Cyber Day for local high school students to be held

| Contact: Jean Hardiman, University Relations Specialist, 304-696-6397

Marshall University is seeking local high school students interested in learning more about the world of cybercrime, digital forensics and cyber security. The university’s digital forensics and information assurance program will host its 10th annual "Cyber Day," a one-day event, from 9 a.m. to 5 p.m. Tuesday, April 16, for local students in grades 9-12.

The event is part of the 12th annual conference of the Appalachian Institute of Digital Evidence (AIDE) and will be held on Marshall University’s Huntington campus.

John Sammons, director of digital forensics and information assurance at Marshall, said AIDE will host this interactive, hands-on program for students who have an interest in computers, a strong work ethic and a desire to learn.

"Throughout the day, students will learn about cyber security and digital forensics in a fun and challenging way. The day will include hands-on, learning lab exercises. Our goal is to expose students to our program and this exciting career," Sammons said.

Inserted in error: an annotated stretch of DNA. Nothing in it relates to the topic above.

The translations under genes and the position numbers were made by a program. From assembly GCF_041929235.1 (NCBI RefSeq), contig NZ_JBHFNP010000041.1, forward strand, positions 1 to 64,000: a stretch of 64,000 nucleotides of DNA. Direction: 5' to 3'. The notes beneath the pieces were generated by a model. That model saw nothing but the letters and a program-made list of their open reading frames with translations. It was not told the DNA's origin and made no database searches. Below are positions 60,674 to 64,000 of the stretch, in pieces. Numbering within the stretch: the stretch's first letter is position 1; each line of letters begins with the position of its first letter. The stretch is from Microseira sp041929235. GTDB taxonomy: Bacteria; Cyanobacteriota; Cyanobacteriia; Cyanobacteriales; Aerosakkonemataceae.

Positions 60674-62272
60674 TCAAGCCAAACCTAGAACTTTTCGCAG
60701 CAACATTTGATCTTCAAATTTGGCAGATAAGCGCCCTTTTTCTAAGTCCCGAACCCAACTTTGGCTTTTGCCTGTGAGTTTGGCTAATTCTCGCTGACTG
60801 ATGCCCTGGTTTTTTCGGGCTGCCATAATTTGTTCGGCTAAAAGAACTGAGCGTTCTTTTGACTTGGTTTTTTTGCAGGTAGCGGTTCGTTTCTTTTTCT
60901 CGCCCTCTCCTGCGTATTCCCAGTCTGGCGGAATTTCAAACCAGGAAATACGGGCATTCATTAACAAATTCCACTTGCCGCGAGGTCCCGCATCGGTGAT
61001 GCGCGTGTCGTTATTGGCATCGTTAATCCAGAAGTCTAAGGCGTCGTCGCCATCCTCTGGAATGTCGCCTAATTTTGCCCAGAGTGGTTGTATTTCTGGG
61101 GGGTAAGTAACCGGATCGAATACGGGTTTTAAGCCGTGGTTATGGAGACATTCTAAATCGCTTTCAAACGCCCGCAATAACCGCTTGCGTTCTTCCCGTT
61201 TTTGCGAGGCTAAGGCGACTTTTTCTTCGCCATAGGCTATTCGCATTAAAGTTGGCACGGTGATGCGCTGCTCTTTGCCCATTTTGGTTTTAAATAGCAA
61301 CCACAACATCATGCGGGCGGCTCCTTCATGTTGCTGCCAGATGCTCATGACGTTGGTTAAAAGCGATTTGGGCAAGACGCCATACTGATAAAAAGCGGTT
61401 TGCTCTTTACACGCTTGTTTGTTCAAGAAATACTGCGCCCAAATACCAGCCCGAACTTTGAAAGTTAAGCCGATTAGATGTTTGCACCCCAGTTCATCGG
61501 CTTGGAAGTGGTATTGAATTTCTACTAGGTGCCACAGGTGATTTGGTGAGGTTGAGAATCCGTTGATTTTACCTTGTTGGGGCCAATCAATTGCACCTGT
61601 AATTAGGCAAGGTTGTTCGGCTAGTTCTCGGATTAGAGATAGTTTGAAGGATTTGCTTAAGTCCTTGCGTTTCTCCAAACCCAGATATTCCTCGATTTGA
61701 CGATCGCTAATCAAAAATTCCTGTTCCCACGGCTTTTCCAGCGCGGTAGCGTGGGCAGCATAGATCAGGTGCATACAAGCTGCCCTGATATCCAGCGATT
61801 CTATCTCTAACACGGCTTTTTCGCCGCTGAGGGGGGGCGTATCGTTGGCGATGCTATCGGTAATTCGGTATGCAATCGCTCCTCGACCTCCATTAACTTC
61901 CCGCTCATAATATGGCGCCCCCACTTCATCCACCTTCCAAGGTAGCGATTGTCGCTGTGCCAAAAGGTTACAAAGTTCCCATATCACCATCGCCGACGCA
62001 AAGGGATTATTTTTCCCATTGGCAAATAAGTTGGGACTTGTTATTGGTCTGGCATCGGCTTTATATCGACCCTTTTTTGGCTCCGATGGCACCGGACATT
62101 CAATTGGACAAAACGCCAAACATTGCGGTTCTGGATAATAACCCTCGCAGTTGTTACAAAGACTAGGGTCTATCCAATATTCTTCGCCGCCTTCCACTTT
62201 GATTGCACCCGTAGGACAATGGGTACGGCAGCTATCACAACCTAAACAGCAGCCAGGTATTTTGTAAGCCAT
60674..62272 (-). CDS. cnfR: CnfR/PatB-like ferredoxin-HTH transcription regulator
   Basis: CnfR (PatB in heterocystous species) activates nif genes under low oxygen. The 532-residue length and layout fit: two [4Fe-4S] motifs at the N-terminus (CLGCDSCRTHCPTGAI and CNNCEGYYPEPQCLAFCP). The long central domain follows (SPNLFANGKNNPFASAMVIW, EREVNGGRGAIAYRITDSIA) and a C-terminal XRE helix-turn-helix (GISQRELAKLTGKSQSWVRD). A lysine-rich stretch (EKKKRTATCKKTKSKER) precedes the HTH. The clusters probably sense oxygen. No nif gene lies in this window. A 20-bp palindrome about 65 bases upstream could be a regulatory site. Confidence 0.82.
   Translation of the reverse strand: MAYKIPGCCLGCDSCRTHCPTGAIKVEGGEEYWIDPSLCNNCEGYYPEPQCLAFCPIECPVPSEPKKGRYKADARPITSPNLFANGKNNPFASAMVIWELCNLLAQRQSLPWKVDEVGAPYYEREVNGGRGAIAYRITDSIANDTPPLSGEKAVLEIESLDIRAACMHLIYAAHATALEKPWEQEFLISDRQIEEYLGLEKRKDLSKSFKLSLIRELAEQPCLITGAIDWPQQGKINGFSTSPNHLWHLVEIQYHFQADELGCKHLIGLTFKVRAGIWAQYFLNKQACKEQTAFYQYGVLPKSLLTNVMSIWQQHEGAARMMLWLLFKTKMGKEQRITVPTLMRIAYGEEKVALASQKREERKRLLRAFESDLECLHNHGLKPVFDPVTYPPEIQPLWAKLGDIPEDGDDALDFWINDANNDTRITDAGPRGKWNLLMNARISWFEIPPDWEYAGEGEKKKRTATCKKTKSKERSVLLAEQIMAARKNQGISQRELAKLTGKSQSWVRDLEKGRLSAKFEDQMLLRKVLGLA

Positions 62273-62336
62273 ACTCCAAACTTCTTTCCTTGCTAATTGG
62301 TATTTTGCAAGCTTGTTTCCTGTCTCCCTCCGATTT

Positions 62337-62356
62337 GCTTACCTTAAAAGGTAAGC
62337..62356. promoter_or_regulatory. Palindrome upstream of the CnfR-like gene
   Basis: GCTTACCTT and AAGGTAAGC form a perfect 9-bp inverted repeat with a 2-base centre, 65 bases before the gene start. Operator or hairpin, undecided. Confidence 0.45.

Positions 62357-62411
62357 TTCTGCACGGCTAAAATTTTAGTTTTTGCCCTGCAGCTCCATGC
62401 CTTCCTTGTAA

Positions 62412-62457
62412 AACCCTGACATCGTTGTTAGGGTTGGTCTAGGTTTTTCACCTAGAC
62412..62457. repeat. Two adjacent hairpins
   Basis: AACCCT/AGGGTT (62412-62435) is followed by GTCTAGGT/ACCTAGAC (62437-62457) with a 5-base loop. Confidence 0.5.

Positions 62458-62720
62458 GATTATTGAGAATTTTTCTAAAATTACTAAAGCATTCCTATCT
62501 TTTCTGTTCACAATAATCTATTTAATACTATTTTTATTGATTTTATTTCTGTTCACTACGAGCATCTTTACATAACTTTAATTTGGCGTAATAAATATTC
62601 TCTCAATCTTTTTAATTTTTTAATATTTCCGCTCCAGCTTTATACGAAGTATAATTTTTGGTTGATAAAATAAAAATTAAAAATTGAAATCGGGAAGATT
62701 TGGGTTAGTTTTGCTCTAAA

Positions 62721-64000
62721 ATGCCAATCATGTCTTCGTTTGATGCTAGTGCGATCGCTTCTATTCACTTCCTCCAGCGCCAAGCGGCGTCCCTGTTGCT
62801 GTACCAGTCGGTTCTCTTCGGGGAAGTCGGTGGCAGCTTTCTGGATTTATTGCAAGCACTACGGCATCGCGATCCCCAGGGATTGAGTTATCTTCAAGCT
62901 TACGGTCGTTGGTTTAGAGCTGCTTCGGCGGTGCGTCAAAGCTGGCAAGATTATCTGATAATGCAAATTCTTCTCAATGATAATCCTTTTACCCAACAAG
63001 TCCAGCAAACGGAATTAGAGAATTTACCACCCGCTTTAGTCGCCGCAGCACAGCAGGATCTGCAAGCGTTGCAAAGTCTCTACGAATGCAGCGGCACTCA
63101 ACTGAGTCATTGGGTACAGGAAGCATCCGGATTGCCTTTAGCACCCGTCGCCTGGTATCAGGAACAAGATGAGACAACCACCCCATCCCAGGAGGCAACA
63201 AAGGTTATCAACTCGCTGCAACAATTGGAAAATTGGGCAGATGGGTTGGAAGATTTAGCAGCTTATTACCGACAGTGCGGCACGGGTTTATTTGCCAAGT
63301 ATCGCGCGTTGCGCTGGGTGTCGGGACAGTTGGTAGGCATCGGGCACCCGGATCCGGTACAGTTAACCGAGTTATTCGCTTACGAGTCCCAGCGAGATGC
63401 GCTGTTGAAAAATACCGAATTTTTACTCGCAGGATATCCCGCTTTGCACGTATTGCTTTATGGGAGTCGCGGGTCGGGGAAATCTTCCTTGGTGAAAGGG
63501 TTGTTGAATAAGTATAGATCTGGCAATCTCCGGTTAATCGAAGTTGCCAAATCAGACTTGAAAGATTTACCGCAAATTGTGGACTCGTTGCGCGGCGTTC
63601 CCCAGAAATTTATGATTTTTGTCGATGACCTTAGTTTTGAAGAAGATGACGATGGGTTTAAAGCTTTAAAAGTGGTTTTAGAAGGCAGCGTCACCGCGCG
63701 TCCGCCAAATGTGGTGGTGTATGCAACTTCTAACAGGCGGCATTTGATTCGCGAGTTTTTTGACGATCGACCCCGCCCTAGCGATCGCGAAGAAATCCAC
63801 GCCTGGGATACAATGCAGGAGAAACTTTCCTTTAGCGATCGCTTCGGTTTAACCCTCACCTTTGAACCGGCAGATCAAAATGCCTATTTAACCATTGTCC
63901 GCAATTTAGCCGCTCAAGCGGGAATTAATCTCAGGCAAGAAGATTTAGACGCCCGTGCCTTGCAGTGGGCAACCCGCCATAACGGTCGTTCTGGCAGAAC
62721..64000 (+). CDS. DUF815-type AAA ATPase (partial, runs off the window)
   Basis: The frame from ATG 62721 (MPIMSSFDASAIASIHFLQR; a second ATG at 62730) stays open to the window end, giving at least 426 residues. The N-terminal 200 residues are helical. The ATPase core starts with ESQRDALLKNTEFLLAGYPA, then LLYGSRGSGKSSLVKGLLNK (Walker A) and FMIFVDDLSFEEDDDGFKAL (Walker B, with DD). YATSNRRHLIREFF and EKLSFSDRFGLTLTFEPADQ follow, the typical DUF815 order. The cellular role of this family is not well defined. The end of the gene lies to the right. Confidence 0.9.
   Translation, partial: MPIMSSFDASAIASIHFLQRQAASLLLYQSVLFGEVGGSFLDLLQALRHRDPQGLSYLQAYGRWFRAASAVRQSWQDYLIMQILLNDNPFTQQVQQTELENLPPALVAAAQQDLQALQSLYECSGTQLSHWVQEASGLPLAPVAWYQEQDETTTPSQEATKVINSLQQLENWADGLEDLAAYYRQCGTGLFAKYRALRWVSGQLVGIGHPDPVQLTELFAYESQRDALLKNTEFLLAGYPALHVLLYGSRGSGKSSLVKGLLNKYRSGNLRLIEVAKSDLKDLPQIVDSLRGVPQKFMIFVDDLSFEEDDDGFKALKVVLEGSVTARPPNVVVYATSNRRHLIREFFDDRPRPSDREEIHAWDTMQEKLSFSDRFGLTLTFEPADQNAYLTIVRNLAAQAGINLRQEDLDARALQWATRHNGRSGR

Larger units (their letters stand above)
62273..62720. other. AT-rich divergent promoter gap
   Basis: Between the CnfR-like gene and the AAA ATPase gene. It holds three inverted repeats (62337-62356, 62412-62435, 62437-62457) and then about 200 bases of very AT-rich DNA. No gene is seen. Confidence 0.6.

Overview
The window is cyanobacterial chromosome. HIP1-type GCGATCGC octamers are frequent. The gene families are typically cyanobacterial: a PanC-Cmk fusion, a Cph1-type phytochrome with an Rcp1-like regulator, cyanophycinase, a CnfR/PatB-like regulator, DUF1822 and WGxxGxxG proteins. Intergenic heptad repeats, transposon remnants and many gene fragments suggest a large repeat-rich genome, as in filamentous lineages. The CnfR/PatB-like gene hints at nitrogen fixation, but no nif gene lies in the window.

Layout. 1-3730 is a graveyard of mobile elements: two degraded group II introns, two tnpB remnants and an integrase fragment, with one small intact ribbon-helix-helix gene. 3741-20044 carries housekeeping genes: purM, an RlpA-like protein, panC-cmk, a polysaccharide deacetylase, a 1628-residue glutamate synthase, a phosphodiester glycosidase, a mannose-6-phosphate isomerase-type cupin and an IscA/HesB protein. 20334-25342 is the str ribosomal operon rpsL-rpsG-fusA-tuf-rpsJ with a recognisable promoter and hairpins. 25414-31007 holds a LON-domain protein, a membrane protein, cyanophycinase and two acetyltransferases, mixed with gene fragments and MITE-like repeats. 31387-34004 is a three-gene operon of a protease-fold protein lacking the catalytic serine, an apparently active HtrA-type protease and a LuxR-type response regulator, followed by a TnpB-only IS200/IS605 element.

The conference has 35 seats available. T-shirts will be provided to each student. To apply, go to https://www.marshall.edu/ce/aide/.

Deadline for applications is Sunday, April 7.

"Our students will get a hands-on introduction to the software used by forensics professionals to collect and document digital evidence," Sammons said. "They will also get a tour of our digital forensics laboratory and have opportunities to interact with our faculty members."

The Appalachian Institute of Digital Evidence is a regional, not-for-profit organization dedicated to serving the legal, technical, public sector and business professionals for whom digital evidence is part and parcel of their work. It exists to help network administrators, digital forensics practitioners, law enforcement and legal professionals survive – and even thrive – in the ever-changing landscape where technology and the law meet. By fostering collaboration among practitioners, students and academics, AIDE aims to improve access to information, develop solutions to practical problems and narrow the gap between the accessing and use of digital evidence and traditional physical evidence in the law.

For questions about Cyber Day, please contact John Sammons by e-mail at john.sammons@marshall.edu or call 304-696-7241.

For more information on the digital forensics and information assurance program at Marshall, visit www.marshall.edu/forensicsciences/dfia online or visit AIDE at https://appyide.org.